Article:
The age of the Meltdown is now... and it's all a bit drear thanks to the veteran jazz blower Ornette Coleman being the curator this year. However it is going to afford a gawp at a couple of legendary female trailblazers... Patti Smith and first off the rank, Miss Yoko Ono. When Owen first suggested going I was a bit hesitant - he's a fan but I can't say she wobbles my jelly. However the thought of her doing WALKING ON THIN ICE had me thinking again. Needless to say the contrary mare didn't do it. But an intriguing evening was had...
She started suitably late - which had me wondering whether we were all part of a big art installation - Audience Staring At A Stage - but the Plastic Ono Band du jour appeared, followed by the legend herself in a neat little black trouser suit, shades and an enormous white cap that Andy Capp would have given his fagbutt for. It was the first London concert for The Plastic Ono Band in 40 years.
First off was her composition called "Why".
The lyrics were dead easy to remember.
There she was in all her howling Banshee selfness. I had to laugh when about halfway through the number she took a slug of water... and went back at it with added volume!
"Oh my days" I thought "It's not all going to be like this surely - and me with the beginning of one of my 'heads' too".So just as I was getting reconciled to an evening of staring into the middle distance and blocking up my ears... she played one I knew! "Open Your Box" was on the b-side to my 7" of "Power To The People" and I always liked it, I suspect 'cos I thought it was filthy. It turns out I wasn't the only one as afterwards she said it was nice to play that as it was banned in the USA at the time.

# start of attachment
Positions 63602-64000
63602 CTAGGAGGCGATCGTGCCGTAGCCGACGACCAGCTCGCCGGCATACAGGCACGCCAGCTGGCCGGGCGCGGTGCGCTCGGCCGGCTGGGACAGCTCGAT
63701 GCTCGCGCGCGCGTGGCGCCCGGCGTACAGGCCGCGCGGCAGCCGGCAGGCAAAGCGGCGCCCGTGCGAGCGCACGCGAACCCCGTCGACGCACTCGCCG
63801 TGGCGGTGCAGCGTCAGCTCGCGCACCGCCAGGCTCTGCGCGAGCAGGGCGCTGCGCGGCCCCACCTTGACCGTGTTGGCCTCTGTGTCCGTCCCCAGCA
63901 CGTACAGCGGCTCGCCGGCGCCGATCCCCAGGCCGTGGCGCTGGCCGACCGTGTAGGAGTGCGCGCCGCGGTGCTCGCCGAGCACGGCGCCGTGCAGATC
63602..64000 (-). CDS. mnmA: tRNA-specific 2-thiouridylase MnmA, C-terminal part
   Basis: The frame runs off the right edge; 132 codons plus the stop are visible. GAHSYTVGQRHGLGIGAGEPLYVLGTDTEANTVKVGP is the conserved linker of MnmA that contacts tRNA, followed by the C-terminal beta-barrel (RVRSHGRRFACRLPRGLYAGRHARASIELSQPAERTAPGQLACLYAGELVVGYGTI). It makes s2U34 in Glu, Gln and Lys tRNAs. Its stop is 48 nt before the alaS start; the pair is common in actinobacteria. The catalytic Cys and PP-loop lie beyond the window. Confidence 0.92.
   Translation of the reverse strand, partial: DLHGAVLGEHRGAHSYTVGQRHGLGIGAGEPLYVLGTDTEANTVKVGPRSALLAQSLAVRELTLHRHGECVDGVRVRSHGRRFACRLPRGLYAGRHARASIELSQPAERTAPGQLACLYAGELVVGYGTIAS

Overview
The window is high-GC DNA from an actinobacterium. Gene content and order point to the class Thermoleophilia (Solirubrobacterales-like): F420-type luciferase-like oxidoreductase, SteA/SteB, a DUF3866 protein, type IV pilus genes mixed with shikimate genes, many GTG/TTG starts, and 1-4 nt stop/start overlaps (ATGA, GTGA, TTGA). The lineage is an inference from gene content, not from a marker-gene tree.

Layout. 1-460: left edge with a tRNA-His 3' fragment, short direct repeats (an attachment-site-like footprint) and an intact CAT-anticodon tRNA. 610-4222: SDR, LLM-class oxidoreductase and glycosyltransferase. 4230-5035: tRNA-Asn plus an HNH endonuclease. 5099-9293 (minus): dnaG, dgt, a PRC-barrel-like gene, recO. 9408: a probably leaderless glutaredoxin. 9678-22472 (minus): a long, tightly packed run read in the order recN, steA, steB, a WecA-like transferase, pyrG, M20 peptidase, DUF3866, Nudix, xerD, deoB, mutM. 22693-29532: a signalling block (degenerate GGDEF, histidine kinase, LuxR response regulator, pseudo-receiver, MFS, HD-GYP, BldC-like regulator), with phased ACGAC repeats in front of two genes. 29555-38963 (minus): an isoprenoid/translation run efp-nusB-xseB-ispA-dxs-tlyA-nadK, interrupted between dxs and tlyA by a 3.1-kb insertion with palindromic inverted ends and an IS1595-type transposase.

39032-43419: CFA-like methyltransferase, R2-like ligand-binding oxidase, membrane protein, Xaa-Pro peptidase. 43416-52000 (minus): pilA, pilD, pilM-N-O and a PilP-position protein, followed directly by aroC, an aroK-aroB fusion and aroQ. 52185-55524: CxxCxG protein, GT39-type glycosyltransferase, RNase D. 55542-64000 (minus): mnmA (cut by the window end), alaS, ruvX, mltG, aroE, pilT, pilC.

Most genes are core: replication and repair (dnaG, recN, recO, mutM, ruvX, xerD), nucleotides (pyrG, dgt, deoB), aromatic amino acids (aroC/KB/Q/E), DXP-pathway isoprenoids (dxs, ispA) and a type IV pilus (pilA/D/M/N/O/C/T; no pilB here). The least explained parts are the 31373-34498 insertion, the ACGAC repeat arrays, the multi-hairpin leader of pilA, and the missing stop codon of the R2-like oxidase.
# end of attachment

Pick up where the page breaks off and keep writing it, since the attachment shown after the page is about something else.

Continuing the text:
After that I relaxed a bit and started enjoying it. Yes, enjoyed Yoko Ono.
The band sounded ferosh under her musical director, some bloke called Sean Lennon and with a special guest bassist, some other bloke called Mark Ronson. There was a delightful interplay between mother and son on stage, Sean saying that he and Mark Ronson had grown up only a block apart in New York to which Yoko interected "Yes they, um, were cute babies" and later, when saying he had written the next song for her when he started a band at 17, as he beamed behind her she quickly added "He was a very arrogant 17 year old"!
She played a mixture of old and new tracks - some I would be more interested in hearing again than others - and we even got her film FLY from 1970 projected. 25 minutes of a fly crawling over a naked woman... I was verklempt.
However I have saved the best til last... another special guest was Antony from Antony & The Johnsons.
The sight of 6'24" Antony standing next to 3'2" Yoko was worth the price of admission alone and the thought of the two of them singing together was enough to cause panic in cat homes across London - but the two songs they duetted on - "Toyboat" and "I'm Going Away Smiling" - were hold-your-breath stunning.
Yoko said at the end that she had been nervous about playing as the Plastic Ono Band had been booed all through their show 40 years ago and also because a reporter had asked her about the love/hate relationship she had with Britain to which she replied "To me it's always been a love relationship". Her words were greeted by a huge heartfelt ovation and her final song "The Sun Is Down" featured her flashing a torch into the audience, playing the Onochord - a sequence of 1,2,3 flashes which means "I Love You" - luckily we had all been handed little pocket torches to flash back - which made the darkened Festival Hall auditorium glitter like a goldmine.
Totally mad, quite magical.